So Much To Do, So Little Time
It’s a funny thing wanting to keep one’s private life private while sharing bits and pieces of it with the website. I’ll probably leave some obvious hints of where I’ll most likely be or not be. Since Mardi Gras is also so well advertised on the Net I don’t feel like I’m altering history any by mentioning a cool place to go. Traditions evolve along with tunes and lyrics, and I value the old-style Mardi Gras as experienced out in the countryside.
My biggest fear is that the traditional country Cajun Mardi Gras, a living tradition passed on annually through the generations…will gradually morph itself from it’s back porch screen door roots to a Las Vegas mail order version including the whole Carnivale Rio scene, beads thrown towards flashed cleavage, and the Spring Break crowd. Rio Schmio, I say. Having said that, I seek the real thing, Baby, not the Casino Bus Tour.
I write you now a full week before the big Mardi Gras Weekend. There must be a title for this weekend, ‘cuz things are building up. Lest we forget…”Mardi” is French for Tuesday, “Gras” Cajun/French for Fat. So this year it officially falls February 28th. And the day before is called, Lundi Gras, or Fat Monday. This day and the day before that, and the day before that, and the day before that, are full of music and events and revelry as near as I can tell.
There are what I call Krewe Parades all over with various themes (including the newest Krewe de Rio, a-hem), resembling what you’d see out of New Orleans, I guess. I’m not an expert on the history of Krewe parades, but they do seem to share the same mockery of the rich and nobility inherent in all Mardi Gras traditions. Oddly enough, my friends at work say it is only the rich who can afford the costumery and be elected to the royalty in the Krewe. I guess we’d need an anthropologist or sociologist or some kind of gist to explain how krewes came to be. From what I gather the parades are float and car parades with lots of campy feather headdresses (not unlike Las Vegas showgirls), royalty capes and glistening beads. Lafayette has one goin’ on this weekend. I’m heading out of town.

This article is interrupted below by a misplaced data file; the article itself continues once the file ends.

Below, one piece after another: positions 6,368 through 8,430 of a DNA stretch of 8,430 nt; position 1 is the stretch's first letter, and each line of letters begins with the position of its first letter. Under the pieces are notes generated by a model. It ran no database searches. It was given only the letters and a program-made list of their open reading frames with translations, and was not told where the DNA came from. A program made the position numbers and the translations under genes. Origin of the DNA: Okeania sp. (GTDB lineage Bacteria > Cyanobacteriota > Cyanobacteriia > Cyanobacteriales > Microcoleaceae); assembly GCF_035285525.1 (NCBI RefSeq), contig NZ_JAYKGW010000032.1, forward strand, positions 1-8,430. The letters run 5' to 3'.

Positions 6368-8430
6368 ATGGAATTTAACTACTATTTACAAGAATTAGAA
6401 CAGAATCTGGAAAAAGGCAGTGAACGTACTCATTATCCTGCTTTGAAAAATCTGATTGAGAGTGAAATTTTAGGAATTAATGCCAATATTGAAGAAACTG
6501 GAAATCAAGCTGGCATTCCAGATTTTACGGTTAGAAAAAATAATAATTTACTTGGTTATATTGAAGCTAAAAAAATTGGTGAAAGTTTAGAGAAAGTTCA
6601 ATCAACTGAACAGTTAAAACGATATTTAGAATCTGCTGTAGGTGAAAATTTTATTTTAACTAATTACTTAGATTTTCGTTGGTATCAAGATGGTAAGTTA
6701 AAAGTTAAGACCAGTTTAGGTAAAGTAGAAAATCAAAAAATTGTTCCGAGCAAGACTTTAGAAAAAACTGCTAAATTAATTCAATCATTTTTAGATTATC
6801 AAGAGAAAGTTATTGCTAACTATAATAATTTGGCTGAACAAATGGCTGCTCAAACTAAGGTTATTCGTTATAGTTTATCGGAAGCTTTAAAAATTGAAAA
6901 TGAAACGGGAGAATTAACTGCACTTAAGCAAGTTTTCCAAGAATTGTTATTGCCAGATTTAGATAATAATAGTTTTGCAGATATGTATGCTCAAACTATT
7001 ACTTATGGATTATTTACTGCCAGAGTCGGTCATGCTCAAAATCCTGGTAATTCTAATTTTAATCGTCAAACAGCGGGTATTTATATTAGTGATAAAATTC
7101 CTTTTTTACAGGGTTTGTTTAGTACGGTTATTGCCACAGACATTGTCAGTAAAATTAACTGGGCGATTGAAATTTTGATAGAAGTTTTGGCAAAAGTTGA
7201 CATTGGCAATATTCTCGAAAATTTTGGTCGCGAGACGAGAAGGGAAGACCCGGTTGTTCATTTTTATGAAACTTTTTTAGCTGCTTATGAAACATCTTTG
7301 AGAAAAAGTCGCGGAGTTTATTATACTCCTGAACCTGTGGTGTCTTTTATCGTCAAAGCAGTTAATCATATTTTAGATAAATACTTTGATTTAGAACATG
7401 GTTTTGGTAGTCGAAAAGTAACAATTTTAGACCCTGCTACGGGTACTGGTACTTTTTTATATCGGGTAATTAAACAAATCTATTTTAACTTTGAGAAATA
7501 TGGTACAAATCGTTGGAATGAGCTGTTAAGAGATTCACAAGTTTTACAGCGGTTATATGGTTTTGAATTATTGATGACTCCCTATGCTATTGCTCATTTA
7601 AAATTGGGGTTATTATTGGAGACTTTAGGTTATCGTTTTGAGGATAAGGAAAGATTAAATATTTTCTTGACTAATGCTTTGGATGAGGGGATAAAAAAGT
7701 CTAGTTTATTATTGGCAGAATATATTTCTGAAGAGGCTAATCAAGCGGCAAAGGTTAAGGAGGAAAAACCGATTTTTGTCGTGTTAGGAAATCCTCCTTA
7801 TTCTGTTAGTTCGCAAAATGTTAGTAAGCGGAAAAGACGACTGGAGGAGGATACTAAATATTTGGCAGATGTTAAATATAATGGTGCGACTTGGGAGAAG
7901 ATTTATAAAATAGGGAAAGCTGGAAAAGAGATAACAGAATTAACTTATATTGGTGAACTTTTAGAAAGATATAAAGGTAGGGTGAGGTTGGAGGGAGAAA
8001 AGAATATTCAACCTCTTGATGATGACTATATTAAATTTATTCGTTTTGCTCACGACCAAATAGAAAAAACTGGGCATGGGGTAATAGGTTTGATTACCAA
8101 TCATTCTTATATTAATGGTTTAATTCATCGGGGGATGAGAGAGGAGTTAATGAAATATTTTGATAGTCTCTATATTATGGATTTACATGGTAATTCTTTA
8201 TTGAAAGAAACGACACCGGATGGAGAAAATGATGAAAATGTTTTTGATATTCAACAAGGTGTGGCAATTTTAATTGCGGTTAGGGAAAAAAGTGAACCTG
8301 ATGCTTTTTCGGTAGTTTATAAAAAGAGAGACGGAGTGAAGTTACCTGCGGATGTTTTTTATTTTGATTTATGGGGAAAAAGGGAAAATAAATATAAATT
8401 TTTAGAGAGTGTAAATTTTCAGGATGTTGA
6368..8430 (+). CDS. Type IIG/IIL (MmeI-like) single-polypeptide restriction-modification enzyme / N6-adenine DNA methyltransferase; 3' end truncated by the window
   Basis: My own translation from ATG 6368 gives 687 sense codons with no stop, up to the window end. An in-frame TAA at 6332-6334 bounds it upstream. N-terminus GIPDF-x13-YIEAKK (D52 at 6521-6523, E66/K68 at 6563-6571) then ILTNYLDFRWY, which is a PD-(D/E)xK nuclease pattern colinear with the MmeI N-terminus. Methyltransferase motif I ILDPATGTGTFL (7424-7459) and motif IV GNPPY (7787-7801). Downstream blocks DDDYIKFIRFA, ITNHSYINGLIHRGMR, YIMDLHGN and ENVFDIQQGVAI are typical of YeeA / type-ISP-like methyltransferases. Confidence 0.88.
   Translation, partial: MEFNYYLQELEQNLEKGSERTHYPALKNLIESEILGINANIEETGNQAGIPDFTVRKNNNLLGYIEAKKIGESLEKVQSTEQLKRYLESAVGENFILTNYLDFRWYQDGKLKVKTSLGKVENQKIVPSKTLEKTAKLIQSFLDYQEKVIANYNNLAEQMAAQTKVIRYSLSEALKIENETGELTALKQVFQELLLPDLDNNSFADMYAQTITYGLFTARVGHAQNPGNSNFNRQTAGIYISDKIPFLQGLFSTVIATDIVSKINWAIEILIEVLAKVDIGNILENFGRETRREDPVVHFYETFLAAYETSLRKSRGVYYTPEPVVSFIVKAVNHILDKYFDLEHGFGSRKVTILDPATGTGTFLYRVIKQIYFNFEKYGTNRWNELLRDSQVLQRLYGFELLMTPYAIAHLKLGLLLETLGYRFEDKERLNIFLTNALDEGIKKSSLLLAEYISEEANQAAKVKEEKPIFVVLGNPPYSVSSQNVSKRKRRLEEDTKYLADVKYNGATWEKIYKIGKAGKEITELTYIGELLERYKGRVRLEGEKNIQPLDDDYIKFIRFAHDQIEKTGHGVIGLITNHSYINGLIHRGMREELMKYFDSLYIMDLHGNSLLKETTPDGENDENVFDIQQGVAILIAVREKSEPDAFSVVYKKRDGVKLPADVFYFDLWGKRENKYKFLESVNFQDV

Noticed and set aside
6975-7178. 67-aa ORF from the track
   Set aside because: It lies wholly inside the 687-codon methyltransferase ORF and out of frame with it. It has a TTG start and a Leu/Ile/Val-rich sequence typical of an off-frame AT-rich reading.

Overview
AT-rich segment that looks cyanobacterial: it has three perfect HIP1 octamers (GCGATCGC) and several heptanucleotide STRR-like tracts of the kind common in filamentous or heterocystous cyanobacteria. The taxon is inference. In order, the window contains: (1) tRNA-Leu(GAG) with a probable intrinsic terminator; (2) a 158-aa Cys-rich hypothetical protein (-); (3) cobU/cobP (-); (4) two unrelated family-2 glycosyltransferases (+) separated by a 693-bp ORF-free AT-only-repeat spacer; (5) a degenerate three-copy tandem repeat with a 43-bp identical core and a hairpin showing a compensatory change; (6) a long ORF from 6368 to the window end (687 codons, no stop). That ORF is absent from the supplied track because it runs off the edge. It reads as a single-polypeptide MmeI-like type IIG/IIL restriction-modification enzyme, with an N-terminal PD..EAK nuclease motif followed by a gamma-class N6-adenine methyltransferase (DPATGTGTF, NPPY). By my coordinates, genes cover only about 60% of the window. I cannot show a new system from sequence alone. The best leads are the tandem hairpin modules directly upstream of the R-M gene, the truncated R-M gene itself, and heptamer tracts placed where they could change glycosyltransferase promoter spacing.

So in trying to be here now, I’ve decided to succumb to the lure of the Mardi Gras courir that for some reason is being run today out in Egan, near Crowley. Those Pine Leaf Boys are playing for the Mardi Gras dance in Egan tonight at the Knights of Columbus and I like the idea of it way out there. And a week before Mardi Gras. A totally awesome band and a dance full of traditional Mardi Gras (dudes in the home-made fringe, screen masks and capuchon.) I’ll try to remember my camera. It starts early and will not break my budget at $3.00.
But not only that, the Liberty Theatre is rocking today. So before the dance, you can catch great Zydeco with Corey Ledet. If that’s not enough, Bon Soir Catin (Christine Balfa and friends) share the bill. Can’t be there in person? Y’all can listen to that live broadcast every Saturday on-line at
The Rendez-vous des Cajuns Show is brought to you live every Saturday, 6:00 Central Time through Radio Acadie Public Radio KRVS. Check out the upcoming schedule at
www.eunice-la.com/libertyschedule.html (Next Saturday is the Mardi Gras show with Wilson Savoy and The Pine Leaf Boys).
Okay. Here’s a hint. Looking for a real down home Mardi Gras then Tee-Mamou is the E-ticket. Check out
www.iotamardigras.com. Events all day, arts, crafts, music, jams, courir. I’m aiming for Rosie Ledet at 11:00. Not to be confused with Grand Mamou, not to say that’s not real down home and worth the trip. You can read all about the big Mamou and other 2006 Mardi Gras schedules at
Mardi Gras itself officially ends at midnight, with the start of Lent. Being a predominantly Catholic culture, the schools and many businesses take an extra day off on Ash Wednesday. This is convenient for those who need to recover from the revelry. Since the Catholic tradition of fasting is included in Lenten practices…you have to fatten yourself up before you do your 40 days. I guess that’s all part of the King Cake story.